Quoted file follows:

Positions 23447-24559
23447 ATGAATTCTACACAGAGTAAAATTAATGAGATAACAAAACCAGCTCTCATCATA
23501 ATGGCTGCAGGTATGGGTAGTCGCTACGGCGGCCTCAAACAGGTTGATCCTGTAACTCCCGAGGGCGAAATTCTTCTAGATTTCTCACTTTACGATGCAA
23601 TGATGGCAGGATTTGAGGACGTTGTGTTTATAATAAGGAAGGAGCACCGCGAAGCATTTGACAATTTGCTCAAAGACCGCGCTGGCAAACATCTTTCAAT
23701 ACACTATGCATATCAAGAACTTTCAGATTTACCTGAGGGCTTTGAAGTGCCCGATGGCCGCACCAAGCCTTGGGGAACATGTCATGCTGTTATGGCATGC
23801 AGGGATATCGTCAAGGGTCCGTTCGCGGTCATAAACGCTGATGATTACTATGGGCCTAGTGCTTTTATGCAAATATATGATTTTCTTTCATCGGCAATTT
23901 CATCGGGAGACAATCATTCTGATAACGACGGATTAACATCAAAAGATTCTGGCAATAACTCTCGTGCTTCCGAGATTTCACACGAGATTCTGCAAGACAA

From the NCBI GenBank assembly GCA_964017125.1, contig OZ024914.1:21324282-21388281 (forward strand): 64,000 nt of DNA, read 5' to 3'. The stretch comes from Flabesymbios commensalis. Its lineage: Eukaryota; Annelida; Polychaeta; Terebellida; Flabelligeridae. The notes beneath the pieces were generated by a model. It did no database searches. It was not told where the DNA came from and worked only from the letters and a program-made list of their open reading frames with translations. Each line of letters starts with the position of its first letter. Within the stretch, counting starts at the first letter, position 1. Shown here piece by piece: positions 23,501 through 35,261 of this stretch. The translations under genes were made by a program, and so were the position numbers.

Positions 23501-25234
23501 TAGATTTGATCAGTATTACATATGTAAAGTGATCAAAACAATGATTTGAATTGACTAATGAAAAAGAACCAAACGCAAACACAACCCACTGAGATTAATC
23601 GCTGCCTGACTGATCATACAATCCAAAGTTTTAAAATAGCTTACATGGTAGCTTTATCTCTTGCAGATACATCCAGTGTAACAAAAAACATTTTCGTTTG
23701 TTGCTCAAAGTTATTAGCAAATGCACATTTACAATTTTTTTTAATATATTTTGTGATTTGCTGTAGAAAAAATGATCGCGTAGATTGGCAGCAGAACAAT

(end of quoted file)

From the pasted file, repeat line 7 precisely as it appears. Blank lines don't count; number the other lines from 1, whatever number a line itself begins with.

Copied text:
23901 CATCGGGAGACAATCATTCTGATAACGACGGATTAACATCAAAAGATTCTGGCAATAACTCTCGTGCTTCCGAGATTTCACACGAGATTCTGCAAGACAA